Richard Price, Head of Contemporary British Collections, reflects on the Libraryâs recent acquisition of Ken Campbellâs artistâs books.
Pantheon (2000). Image used by kind permission of Ken Campbell
I was first in touch with Ken Campbell at the end of the millennium. I canât now remember the circumstances of our introduction but it was probably through the art librarian Stephen Bury when he was a colleague here, or via the artist Ronald King, who I had been recently working with in my semi-secret life as a poet.
I donât think weâd actually met until 2004, when I went over to the east end to see Ken at his home, just beyond Brick Lane. We then visited a separate studio space, a short walk away.
Looking back, that morning seems altogether a perfect window into Ken Campbellâs artistry, its darknesses and its considerable areas of light. Impressions include the metallic traffic of Bethnal Green, particulates in the air â Kenâs books donât dodge politics at the level of the industrialisation of the individual â the rich, argued-over layers of Brick Laneâs history. And then that crossing from the main road near Kenâs home into a vital backstreet. You stepped past pools of blood from halal meat, witnessing scuffed grey-silver shutters half-closed, half-open, all-hours business of some kind or another, openings and closings. Finally, as you walked, Ken was himself telling the stories of the poems and ideas and the making of his books.
That thick blood on the ground, moving at the speed of deliberation, and the strong working frames for those shuttersâ for a door, for a window the length of a building â these contrasting images, these sensations, rise to the surface of my mind when I think about Ken Campbellâs books.
Firedogs (1991). Image used by kind permission of Ken Campbell
Kinds of argument and kinds of agreement - collision, scrap, conversation, conference, colloquium, tango â all kinds of interlocution are central to Ken Campbellâs books. He forces the hard components of printing to meet the soft ones, ink layered to a viscosity. Ken Campbellâs books are forensics in reverse, a crime scene de-enactment, with elegy and so love at their heart.
Another part of this is Campbellâs probing of limits. Erasure, superimposition, borders, a window / a black mirror / a printerâs forme / an enclosed garden; fire grate; the aperture of a camera, aperture of the eye; the case-hardened skull; the simple Pantheon, the complicated window frame. His work is always a tribute to, because a transgression of, defining restraints.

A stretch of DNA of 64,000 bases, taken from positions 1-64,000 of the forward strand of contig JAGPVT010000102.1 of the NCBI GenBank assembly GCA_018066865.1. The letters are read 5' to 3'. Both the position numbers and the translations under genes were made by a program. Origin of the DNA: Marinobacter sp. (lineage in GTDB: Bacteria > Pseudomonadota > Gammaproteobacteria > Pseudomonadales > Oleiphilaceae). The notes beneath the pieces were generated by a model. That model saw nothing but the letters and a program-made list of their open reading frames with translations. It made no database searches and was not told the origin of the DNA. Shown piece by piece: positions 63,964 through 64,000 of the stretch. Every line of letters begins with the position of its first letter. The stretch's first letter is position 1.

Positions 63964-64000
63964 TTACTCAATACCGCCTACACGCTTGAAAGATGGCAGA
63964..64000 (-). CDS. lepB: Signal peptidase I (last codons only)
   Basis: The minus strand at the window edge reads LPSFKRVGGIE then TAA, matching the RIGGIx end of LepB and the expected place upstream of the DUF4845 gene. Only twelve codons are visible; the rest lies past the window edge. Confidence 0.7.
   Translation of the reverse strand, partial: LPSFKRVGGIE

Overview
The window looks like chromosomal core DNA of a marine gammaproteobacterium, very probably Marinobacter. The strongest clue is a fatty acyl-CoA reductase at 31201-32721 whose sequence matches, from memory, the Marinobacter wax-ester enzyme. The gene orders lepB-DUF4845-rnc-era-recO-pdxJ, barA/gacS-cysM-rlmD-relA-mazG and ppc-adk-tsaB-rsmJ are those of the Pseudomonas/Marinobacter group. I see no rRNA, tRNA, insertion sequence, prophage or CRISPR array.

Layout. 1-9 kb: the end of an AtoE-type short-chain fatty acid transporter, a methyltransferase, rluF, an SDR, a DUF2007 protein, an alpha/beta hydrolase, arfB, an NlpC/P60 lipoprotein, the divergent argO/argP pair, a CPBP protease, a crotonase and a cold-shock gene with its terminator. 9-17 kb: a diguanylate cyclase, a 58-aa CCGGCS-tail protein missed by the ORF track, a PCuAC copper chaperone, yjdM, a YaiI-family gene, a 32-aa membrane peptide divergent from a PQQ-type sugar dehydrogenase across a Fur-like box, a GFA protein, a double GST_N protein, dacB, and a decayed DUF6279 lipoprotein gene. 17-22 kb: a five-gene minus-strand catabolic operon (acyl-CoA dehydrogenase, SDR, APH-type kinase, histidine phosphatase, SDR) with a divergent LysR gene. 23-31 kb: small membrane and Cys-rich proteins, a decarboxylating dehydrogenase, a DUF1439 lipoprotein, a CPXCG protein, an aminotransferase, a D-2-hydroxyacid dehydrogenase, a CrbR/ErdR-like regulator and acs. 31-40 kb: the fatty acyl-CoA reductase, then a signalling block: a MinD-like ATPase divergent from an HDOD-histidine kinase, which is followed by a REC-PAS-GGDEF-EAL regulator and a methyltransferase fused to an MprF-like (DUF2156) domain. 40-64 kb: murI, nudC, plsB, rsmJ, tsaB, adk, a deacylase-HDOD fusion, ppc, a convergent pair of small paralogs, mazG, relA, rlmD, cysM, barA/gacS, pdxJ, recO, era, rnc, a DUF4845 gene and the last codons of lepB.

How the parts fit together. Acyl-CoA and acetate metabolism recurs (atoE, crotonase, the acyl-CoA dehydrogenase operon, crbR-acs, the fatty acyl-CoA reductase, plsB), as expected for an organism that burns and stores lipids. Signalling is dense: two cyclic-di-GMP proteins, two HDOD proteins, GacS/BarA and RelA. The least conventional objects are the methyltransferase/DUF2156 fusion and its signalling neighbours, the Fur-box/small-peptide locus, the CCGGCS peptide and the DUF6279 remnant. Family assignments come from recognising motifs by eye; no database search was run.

EXECUTION (1990). Image used by kind permission of Ken Campbell
And these are very visceral books. At first they can seem austere, âpureâ, but it soon dawns on the reader how hybrid and fluid â technically and thematically â they are, and of course how the books flow into each other.
For researchers and other pleasure-seekers at the British Library they will be the focus of hours and hours of immersion, of discussion, of I hope a kind of readerly joy.
They are perfect for us in so many ways. One is to do with their embodiment of an intensely self-reflexive book art â these are books which press a range of traditional printing methods up against modern ones, sometimes to destruction (warped zinc plates), but always physically, a material sub-text in each. Here are printerly zones where the physicality of letter press meets the surface sophistication of contemporary laser printing -- layering and replying to each other. In a way, centuries of book history are made metaphorical in Kenâs work.
Dominion (2002). Image used by kind permission of Ken Campbell
The voice of the prophet, of a driven messenger, a voice which I believe is strong in Kenâs poetry, is in one of the earliest traditions of the artistâs book â The Lindisfarne Gospels, Blakeâs poems, are testament â and I stress testament â to an urgency of creativity within the English artistâs book tradition.
Kenâs big, sculptural books and their compelling texts are the sort of events in space that this muscular part of the tradition recognises, delicate though they also are, and of course the British Library is a very good place to ground yourself in the tap-root tradition of artistâs books in these islands.
Even so, I donât want to limit Kenâs work to the artistâs book tradition, or even to book history. Artistâs books are seldom âjustâ about art or books and thatâs the same for Ken Campbellâs work. Look here for the resonances of an old old Sanskrit song of the horse, of a fire god, of Halleyâs comet from tapestry to our contemporary times; of Rodchenko as creator and, under extreme duress, censor; of Gaelic psalms of exile; British military history, British shipping history, Judaica, black flag anarchy, Shiva, show trials and trick photography, native American narrative and moving personal testimony. Ken Campbellâs books brim with the riches and questions of culture, of civilisation. In so being they are a perfect addition to a Library whose mission is to be a question-mark resonator, to safeguard information and text-based creativity in the cause of thought-provocation and particular kinds of book-related pleasure, particular kinds of reflection and even joy.
by Richard Price, Head of Contemporary British Collections.